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ARS Home » Midwest Area » Bowling Green, Kentucky » Food Animal Environmental Systems Research » Research » Publications at this Location » Publication #319281

Research Project: Efficient Management and Use of Animal Manure to Protect Human Health and Environmental Quality

Location: Food Animal Environmental Systems Research

Title: Strain diversity in the fecal indicator Escherichia coli: implications for its use as a produce pathogen surrogate

Author
item Cook, Kimberly - Kim
item Givan, Ethan - Western Kentucky University
item Taylor, Ritchie - Western Kentucky University

Submitted to: Kentucky Water Resources Research Institute Symposium
Publication Type: Proceedings
Publication Acceptance Date: 3/8/2015
Publication Date: 3/9/2015
Citation: Cook, K.L., Givan, E., Taylor, R. 2015. Strain diversity in the fecal indicator Escherichia coli: implications for its use as a produce pathogen surrogate. Kentucky Water Resources Research Institute Symposium. 49-50.

Interpretive Summary: One of the challenges in protecting the public against water and foodborne illness is understanding routes of contamination. One suspected route of food contamination is irrigation water. Surface water and ground water sources are often utilized for the irrigation of crops, and fresh produce in particular. Escherichia coli are widely used as fecal indicator bacteria (FIB) and as a surrogate for pathogens for water quality and food safety research. Using E. coli as a surrogate for produce pathogens should aid in research to understand the sources of contamination and how these pathogens persist in the water, soil and on plant surfaces. In this study E.coli isolates, the produce related pathogens Salmonella, Listeria, E. coli O157:H7 and a common quality control E.coli strain (EC 25922) were evaluated for factors that have been commonly linked to the survival and transmission of produce associated pathogens. Isolates were found to be genotypically and phenotypically diverse. Some isolates behaved more similarly to human pathogens associated with produce than do commonly used quality control strains. Using these data, and continued characterization of the isolates, isolates will be selected for future greenhouse experiments. e. This research will provide science based information on the differences in E. coli isolates from multiple environmental sources, the selection of enhanced produce pathogen surrogates, and the potential of produce contamination via contaminated irrigation water.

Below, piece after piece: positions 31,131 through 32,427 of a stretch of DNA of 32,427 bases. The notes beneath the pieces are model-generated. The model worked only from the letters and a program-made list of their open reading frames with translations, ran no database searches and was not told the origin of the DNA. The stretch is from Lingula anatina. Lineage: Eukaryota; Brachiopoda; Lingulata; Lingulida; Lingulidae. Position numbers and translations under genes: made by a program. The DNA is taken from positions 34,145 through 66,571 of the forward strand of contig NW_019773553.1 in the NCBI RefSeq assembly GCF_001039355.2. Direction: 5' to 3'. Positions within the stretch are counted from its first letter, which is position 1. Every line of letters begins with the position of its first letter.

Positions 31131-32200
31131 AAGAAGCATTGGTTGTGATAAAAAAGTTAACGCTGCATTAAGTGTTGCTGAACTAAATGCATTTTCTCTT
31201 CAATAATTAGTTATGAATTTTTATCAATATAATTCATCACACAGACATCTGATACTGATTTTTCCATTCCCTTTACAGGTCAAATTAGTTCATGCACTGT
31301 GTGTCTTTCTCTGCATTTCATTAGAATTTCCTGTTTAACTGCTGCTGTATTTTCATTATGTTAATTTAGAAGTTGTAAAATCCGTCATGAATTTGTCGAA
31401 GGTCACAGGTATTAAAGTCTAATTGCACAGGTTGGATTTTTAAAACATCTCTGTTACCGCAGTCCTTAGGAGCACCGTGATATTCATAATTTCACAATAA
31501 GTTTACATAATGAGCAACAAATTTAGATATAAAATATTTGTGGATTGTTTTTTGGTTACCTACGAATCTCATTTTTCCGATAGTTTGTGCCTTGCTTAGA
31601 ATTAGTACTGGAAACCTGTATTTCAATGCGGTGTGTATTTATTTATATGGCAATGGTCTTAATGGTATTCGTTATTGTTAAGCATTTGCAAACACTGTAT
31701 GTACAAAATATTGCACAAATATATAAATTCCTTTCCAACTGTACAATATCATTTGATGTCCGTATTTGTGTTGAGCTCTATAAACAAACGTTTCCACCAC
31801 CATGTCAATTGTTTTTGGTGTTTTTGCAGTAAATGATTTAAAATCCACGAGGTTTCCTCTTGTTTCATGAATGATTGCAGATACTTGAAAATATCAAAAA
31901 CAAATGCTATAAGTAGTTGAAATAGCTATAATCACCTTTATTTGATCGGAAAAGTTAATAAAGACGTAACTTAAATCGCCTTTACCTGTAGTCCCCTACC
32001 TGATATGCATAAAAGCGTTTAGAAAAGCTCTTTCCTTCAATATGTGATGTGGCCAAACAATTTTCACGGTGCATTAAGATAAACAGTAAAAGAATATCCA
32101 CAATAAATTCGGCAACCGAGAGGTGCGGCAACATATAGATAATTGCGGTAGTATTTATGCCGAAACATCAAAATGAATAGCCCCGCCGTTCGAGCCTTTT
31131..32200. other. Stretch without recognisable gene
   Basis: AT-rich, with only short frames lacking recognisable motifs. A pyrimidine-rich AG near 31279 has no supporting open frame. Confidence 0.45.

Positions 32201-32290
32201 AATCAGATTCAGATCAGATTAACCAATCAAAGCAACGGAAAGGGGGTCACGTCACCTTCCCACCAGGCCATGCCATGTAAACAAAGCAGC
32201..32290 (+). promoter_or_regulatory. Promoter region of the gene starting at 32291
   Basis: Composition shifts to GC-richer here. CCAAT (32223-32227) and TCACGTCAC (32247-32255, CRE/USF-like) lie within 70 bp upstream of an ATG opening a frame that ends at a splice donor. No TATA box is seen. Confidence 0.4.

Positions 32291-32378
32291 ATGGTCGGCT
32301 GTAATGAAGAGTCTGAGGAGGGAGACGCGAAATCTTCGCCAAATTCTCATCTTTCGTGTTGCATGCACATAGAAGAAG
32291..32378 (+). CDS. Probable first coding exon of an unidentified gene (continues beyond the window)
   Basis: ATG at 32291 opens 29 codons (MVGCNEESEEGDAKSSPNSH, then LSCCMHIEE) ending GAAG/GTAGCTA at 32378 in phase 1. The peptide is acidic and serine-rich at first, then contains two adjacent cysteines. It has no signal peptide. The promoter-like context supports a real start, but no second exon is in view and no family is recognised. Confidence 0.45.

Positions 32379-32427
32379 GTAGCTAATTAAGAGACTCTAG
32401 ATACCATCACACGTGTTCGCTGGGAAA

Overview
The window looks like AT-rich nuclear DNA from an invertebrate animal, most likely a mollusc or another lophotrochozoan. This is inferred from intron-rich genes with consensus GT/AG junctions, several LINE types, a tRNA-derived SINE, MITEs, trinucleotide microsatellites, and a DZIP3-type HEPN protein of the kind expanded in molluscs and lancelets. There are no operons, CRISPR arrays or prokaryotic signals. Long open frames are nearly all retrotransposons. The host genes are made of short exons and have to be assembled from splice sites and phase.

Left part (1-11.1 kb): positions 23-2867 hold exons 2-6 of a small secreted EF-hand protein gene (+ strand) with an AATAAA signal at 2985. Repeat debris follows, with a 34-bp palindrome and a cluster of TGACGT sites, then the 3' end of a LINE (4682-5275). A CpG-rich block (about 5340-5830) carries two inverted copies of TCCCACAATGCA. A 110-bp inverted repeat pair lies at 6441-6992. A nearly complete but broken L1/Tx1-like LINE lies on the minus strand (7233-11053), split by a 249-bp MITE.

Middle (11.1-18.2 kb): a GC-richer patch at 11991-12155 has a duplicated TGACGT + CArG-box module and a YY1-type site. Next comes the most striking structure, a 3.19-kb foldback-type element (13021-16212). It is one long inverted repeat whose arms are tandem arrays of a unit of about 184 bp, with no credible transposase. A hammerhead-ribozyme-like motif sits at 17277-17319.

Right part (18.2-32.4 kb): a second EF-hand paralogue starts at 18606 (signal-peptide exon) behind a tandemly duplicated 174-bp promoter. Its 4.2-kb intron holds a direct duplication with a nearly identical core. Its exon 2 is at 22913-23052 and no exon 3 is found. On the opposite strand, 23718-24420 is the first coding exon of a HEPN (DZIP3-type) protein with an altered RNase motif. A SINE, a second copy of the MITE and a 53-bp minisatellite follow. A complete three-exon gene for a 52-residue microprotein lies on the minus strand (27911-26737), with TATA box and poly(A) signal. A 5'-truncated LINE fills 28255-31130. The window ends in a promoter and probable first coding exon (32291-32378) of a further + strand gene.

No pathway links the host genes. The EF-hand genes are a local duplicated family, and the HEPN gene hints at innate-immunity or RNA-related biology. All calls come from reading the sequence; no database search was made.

Technical Abstract: Contamination of food and water by pathogens is a substantial public health issue in the United States. One of the challenges in protecting the public against water and foodborne illness is understanding the routes of contamination. One suspected route of food contamination is irrigation water. Surface water and ground water sources are often utilized for the irrigation of crops, and fresh produce in particular. Escherichia coli are widely used as fecal indicator bacteria (FIB) and as a surrogate for pathogens for water quality and food safety research. Using E. coli as a surrogate for produce pathogens should aid in research to understand the sources of contamination and how these pathogens persist in the water, soil and on plant surfaces. A key step in using E. coli as a pathogen surrogate is to understand how this organism varies in the environment relative to pathogens so that the most representative surrogate can be selected. In this study 63 E. coli isolates were selected from a pool of 1,346 isolates previously taken from poultry, swine, dairy, and agriculturally impacted surface water sources (Cook et al, 2011). These 63 environmental E.coli isolates, the produce related pathogens Salmonella, Listeria, E. coli O157:H7 and a common quality control E.coli strain (EC 25922) were evaluated for factors that have been commonly linked to the survival and transmission of produce associated pathogens. Isolates were found to be genotypically and phenotypically diverse. Some isolates behaved more similarly to human pathogens associated with produce than do commonly used quality control strains. Using these data, and continued characterization of the isolates (carbon source utilization, genotypic data, soil and lettuce adhesion), isolates will be selected for future greenhouse experiments. These isolates will then be applied to soil and lettuce leaf substrates via spray or drip irrigation water, and isolate survival will be monitored over time. This research will provide science based information on the differences in E. coli isolates from multiple environmental sources, the selection of enhanced produce pathogen surrogates, and the potential of produce contamination via contaminated irrigation water.